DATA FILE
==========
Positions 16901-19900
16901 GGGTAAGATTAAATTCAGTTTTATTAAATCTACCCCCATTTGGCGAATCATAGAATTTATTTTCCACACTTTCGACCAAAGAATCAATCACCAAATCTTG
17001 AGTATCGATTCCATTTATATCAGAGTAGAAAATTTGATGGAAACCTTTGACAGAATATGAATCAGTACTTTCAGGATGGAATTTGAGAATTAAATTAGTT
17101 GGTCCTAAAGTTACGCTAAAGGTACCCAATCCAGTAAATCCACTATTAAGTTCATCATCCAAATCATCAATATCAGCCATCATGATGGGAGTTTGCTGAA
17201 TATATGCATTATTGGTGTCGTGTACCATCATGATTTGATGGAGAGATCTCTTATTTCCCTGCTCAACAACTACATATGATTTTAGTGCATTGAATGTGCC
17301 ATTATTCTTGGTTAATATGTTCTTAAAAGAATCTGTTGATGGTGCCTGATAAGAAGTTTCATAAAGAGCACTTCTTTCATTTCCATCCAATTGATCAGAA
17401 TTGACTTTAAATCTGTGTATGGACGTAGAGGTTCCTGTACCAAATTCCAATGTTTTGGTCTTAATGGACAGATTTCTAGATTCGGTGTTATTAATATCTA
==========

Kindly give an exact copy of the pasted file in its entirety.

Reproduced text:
Positions 16901-19900
16901 GGGTAAGATTAAATTCAGTTTTATTAAATCTACCCCCATTTGGCGAATCATAGAATTTATTTTCCACACTTTCGACCAAAGAATCAATCACCAAATCTTG
17001 AGTATCGATTCCATTTATATCAGAGTAGAAAATTTGATGGAAACCTTTGACAGAATATGAATCAGTACTTTCAGGATGGAATTTGAGAATTAAATTAGTT
17101 GGTCCTAAAGTTACGCTAAAGGTACCCAATCCAGTAAATCCACTATTAAGTTCATCATCCAAATCATCAATATCAGCCATCATGATGGGAGTTTGCTGAA
17201 TATATGCATTATTGGTGTCGTGTACCATCATGATTTGATGGAGAGATCTCTTATTTCCCTGCTCAACAACTACATATGATTTTAGTGCATTGAATGTGCC
17301 ATTATTCTTGGTTAATATGTTCTTAAAAGAATCTGTTGATGGTGCCTGATAAGAAGTTTCATAAAGAGCACTTCTTTCATTTCCATCCAATTGATCAGAA
17401 TTGACTTTAAATCTGTGTATGGACGTAGAGGTTCCTGTACCAAATTCCAATGTTTTGGTCTTAATGGACAGATTTCTAGATTCGGTGTTATTAATATCTA